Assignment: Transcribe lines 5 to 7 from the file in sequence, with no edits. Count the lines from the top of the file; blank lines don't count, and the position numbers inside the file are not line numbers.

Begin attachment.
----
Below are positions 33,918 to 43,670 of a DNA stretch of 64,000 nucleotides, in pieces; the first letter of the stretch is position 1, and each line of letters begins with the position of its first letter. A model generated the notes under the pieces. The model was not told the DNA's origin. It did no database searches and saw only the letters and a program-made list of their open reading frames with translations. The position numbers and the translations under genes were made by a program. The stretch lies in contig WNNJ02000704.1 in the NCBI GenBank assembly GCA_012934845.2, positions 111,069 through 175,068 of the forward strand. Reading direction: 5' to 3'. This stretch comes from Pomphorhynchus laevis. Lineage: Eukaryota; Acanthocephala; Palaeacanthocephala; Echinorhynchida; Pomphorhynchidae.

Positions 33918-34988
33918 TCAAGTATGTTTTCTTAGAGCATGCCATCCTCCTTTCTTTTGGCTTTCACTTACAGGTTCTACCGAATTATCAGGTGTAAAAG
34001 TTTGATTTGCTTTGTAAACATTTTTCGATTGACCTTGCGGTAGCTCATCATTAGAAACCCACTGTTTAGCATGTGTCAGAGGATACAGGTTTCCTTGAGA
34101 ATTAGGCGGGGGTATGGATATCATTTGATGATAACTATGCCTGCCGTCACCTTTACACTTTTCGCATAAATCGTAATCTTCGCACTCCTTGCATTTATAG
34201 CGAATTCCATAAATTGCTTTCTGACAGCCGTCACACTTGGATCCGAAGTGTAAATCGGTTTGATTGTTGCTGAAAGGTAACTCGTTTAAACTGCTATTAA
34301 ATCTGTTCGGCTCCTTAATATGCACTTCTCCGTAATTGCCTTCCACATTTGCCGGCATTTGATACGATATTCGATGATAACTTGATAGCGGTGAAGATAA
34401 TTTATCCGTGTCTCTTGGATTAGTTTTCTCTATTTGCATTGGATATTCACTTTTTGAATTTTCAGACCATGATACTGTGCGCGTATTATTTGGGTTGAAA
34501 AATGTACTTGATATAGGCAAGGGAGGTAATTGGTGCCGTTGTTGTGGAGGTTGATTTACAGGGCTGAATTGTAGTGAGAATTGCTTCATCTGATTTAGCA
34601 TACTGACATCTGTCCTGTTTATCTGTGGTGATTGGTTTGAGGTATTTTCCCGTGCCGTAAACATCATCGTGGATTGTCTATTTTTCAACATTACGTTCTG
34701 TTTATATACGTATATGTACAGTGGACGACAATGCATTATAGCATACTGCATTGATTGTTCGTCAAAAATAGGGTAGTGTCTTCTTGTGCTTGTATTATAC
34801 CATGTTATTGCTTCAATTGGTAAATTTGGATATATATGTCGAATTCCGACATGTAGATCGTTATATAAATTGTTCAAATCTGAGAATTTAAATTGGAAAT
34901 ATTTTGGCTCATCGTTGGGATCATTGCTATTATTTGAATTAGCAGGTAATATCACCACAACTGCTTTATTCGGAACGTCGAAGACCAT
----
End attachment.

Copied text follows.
34101 ATTAGGCGGGGGTATGGATATCATTTGATGATAACTATGCCTGCCGTCACCTTTACACTTTTCGCATAAATCGTAATCTTCGCACTCCTTGCATTTATAG
34201 CGAATTCCATAAATTGCTTTCTGACAGCCGTCACACTTGGATCCGAAGTGTAAATCGGTTTGATTGTTGCTGAAAGGTAACTCGTTTAAACTGCTATTAA
34301 ATCTGTTCGGCTCCTTAATATGCACTTCTCCGTAATTGCCTTCCACATTTGCCGGCATTTGATACGATATTCGATGATAACTTGATAGCGGTGAAGATAA